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Mountain Home Magazine

Glass Act

May 14, 2014 08:17PM

I was skeptical when I first heard that a wine will taste different depending on the shape of glass in which it is served. After all, it is still the same wine, no matter how it gets to your mouth.

Then I attended a glassware seminar, and I am now a believer.

It is true that a glass cannot change a wine. But I have discovered that a glass can enhance and promote the wine’s best characteristics.

Here’s what happens. Think of the wine in your glass as a river as it flows out of the glass. The shape of the glass will define the direction of that river. The glass has the power to turn that river into a wide Mississippi that just keeps rolling along, dispersing the wine onto your tongue like a big delta. Or that glass can take the river and funnel it into a small concentrated stream that will stay direct and focused and hit only the middle of your tongue.

Now, this is the reason why the shape of the “wine river” coming out of your glass is so important. The human tongue is made up of sensory units called taste buds. The concentration of the sweet ones are up front, the sour guys are mostly on the sides, and the bitter and salt are towards the back. Although that is the simplified version, it is ultimately the arrangement of these taste buds that matter in wine appreciation.

For example, wines with lots of acidity, or “tartness,” should be served in a glass that will accentuate the fruit to balance the tart (sour). A glass can do that by directing the flow of wine to the front and center of your tongue where you taste “sweet” or fruit. The glass should steer the wine away from the sides of your mouth where it would over-emphasize the sourness. The glasses will be larger at the bottom and smaller towards the top to focus that river.

On the other hand, a wine with very little acidity (sourness), but lots of fruit and dry tannin (bitter) should be served in a glass that will direct the flow of wine towards the sides of your mouth—adding tartness to balance the fruit and tame the tannins. The glasses will have wider openings to let the river spread wide.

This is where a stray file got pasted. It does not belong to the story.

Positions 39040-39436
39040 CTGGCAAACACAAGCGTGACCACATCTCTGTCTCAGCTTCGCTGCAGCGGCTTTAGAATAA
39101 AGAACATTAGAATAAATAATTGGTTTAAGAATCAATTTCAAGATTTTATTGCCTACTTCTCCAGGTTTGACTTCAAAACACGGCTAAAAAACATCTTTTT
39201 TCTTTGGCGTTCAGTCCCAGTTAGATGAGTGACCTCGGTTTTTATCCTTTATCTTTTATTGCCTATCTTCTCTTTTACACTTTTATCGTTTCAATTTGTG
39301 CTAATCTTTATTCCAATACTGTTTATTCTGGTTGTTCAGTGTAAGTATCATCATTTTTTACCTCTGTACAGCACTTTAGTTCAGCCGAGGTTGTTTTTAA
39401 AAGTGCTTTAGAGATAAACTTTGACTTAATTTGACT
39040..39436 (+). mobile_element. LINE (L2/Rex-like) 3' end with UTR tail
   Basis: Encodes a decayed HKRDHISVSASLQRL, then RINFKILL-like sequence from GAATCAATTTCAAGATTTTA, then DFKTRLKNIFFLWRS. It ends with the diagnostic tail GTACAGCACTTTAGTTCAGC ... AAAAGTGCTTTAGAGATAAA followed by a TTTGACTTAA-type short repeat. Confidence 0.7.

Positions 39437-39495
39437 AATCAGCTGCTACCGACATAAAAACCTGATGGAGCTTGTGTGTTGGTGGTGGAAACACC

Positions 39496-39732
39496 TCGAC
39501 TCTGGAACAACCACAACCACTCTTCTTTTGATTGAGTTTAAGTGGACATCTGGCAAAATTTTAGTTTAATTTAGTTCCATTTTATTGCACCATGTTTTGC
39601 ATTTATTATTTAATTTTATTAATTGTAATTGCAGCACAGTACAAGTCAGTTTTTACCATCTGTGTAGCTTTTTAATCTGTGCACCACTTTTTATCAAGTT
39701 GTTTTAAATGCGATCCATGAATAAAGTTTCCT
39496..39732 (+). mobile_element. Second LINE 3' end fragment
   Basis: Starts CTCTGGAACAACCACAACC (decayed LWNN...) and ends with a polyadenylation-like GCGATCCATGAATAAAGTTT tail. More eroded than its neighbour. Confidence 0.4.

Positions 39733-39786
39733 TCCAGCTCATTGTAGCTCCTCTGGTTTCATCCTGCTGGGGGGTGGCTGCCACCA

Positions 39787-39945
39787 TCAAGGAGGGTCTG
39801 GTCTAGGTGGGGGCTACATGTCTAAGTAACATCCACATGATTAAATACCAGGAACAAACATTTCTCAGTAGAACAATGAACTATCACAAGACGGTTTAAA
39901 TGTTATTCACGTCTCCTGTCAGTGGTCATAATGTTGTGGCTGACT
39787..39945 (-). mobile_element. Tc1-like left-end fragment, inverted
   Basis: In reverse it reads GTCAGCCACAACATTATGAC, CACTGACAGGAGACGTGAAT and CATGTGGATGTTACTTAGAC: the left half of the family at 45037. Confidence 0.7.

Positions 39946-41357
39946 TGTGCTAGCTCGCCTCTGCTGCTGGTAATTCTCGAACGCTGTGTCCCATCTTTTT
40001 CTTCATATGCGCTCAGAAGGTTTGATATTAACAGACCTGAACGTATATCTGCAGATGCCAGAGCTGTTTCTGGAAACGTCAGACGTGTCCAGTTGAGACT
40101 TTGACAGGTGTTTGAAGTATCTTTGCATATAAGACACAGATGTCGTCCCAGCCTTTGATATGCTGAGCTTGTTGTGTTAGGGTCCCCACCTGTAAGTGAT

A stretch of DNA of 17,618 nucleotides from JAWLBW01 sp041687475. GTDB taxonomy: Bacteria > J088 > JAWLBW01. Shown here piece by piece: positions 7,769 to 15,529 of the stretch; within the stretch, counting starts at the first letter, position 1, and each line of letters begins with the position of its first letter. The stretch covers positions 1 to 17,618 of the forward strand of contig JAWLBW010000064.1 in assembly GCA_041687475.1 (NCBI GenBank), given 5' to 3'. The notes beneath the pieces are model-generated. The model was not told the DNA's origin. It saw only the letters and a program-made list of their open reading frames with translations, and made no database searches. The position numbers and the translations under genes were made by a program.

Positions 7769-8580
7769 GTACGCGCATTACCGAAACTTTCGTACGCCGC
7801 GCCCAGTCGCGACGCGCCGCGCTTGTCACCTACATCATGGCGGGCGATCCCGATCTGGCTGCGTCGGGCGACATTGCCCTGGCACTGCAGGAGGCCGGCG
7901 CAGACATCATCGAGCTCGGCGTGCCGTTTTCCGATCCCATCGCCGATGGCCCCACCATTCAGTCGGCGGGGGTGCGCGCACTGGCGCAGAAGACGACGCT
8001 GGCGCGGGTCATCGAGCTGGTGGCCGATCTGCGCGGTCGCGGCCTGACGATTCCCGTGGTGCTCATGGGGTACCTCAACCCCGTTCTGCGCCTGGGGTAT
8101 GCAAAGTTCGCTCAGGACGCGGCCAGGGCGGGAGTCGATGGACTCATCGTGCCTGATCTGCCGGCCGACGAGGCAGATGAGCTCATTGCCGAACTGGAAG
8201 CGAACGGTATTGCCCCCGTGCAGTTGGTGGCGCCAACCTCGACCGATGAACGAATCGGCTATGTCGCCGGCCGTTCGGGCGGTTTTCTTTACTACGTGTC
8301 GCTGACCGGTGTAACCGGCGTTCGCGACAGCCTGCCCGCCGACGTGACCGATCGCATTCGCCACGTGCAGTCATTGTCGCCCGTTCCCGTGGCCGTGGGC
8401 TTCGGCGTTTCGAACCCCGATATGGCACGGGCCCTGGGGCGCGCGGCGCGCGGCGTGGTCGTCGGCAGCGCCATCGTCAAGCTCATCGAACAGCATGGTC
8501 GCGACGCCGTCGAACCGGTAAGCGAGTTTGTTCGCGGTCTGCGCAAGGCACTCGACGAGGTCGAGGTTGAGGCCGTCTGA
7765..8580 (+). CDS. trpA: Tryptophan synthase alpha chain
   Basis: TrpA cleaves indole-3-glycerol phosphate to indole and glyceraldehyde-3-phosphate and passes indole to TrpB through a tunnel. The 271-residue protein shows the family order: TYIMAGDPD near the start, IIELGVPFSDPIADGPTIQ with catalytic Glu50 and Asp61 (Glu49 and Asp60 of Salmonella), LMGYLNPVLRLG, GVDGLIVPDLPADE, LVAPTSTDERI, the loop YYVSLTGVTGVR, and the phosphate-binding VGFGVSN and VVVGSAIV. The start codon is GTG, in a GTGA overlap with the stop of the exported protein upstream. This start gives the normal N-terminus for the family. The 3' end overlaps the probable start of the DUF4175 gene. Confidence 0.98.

The wine glass has the ability to bring out the wine’s best attributes. It has the power to help that wine taste the absolute best that it can be.

When choosing the right wine glass to use at home, it doesn’t have to be an ultra complicated decision. You do not have to purchase a unique set of glasses for every different style of wine on the planet. You can just purchase an “all-purpose” wine glass. It will dispense sparklers, whites, and reds and will probably last you for years without protest. Good enough.

      Warning: Read on ONLY if you are keen on learning more about wine and ultimately spending more money.

Here’s the real deal. Simply think about the kind of wine that you like to drink, or as I like to say, “go to your happy place.” If you prefer a fuller-bodied Chardonnay to a delicate Riesling, then buy Chardonnay glasses (yes, they are a different shape). If you prefer an elegant, mouth-watering Pinot Noir over a monster red Cabernet Sauvignon, then you know what to do. Go with the Pinot glass. Your wine will taste better.

Remember, these glasses are scientifically designed for that specific wine, and who are we to argue with the glass technology specialists? Look for the wine glasses that are labeled for the wines that they serve best. As you become more diversified, don’t panic. These glasses can also work for other wines that share similar characteristics. For example, a Chianti that has good acidity would taste fine in a Pinot Noir glass.

Also, take notice of the rim (top edge of the glass). This can be a key factor in the “delivery” of wine to your palate. As that river of wine is being delivered to your tongue, it doesn’t need any obstacles in its way. The rim of the glass should be thin and polished. A thin “cut” rim allows the wine to flow smoothly and evenly from the glass to your palate. Glasses with thick, rolled rims present a barrier to the flow of the wine, causing a “dam” effect. The wine builds up until it breaks over the rim and pours into the mouth in one big rush. This means the wine will miss the “sweet” taste buds at the front of the tongue, and hit the “bitter” and “acidic” sensors first.

Once you have a good glass, another thing to remember is that it should never be filled to the top. A glass should be filled only to the widest diameter point of its bowl. This ensures maximum development of the wine’s bouquet in the glass. It also allows for adequate “swirling” space to release the aromas of the wine before drinking. And appreciating the aromas of a wine is just as enjoyable as drinking it. Don’t think of the glass as half empty. In this case, it is half full and at its best!